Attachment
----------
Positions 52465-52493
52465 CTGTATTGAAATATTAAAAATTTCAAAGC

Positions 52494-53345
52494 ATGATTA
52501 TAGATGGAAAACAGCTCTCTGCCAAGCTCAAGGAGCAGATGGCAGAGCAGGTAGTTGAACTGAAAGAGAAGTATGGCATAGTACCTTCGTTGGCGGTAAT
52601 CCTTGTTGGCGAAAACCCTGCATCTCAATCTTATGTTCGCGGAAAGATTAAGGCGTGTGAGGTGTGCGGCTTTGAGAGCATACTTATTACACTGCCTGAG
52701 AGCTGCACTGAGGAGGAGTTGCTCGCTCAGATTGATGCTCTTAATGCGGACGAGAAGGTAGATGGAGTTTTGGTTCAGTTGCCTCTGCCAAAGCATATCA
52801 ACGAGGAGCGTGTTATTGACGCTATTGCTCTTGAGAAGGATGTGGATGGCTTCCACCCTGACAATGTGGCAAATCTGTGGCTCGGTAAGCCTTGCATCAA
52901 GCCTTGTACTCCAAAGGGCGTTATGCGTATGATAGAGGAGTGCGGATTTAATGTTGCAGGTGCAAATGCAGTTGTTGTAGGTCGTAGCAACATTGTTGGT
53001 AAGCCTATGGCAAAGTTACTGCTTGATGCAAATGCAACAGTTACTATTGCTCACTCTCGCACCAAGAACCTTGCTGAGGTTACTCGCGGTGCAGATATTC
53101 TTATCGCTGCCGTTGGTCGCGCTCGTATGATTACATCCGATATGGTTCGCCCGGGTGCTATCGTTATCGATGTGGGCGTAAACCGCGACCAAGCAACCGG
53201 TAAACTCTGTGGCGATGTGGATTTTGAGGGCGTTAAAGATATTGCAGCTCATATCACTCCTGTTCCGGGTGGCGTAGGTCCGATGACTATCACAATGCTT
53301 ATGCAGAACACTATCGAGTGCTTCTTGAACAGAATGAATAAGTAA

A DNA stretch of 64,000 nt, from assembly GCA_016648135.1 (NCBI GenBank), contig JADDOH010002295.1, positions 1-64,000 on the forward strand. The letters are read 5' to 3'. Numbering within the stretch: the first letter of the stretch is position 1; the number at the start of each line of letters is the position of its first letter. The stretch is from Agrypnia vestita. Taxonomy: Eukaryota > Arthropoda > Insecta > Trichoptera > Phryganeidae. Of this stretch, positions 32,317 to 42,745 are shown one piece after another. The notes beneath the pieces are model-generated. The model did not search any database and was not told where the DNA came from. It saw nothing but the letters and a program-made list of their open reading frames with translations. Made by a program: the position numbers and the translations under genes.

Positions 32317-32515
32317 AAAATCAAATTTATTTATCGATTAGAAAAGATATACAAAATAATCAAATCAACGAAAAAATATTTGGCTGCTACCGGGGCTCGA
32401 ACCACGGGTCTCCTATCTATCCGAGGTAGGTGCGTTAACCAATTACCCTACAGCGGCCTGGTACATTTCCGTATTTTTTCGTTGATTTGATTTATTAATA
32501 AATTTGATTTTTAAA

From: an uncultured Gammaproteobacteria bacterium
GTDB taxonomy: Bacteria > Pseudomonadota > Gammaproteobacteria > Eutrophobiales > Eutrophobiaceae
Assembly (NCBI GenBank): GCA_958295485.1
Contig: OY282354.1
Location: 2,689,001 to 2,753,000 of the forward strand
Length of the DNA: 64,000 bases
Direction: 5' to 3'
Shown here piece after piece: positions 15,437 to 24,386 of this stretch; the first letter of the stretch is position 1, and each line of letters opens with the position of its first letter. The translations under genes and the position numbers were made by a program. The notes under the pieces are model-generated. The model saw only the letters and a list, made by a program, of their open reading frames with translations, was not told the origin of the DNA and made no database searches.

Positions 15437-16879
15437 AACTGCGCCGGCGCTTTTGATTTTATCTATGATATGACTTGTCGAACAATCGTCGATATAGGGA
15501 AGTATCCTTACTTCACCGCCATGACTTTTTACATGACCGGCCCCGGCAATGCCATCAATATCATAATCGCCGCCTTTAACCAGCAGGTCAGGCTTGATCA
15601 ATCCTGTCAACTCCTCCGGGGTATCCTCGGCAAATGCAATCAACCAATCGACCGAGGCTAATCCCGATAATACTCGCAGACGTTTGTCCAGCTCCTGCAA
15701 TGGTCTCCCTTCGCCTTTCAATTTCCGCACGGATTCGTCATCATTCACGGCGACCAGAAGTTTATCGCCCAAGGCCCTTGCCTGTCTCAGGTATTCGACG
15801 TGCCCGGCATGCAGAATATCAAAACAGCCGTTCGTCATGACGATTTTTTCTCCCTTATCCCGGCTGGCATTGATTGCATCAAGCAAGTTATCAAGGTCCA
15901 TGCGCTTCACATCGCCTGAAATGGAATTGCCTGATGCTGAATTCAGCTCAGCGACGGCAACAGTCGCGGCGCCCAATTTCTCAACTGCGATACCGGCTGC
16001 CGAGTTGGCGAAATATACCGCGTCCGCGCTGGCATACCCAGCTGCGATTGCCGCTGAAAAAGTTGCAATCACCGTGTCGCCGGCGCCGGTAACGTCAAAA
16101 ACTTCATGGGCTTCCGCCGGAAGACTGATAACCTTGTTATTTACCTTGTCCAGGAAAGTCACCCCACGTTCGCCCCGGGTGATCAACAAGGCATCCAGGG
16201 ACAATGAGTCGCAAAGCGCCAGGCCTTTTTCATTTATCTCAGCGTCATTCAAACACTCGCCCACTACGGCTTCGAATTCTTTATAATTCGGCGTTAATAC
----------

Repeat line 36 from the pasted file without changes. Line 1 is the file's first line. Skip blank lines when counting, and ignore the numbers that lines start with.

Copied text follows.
16201 ACAATGAGTCGCAAAGCGCCAGGCCTTTTTCATTTATCTCAGCGTCATTCAAACACTCGCCCACTACGGCTTCGAATTCTTTATAATTCGGCGTTAATAC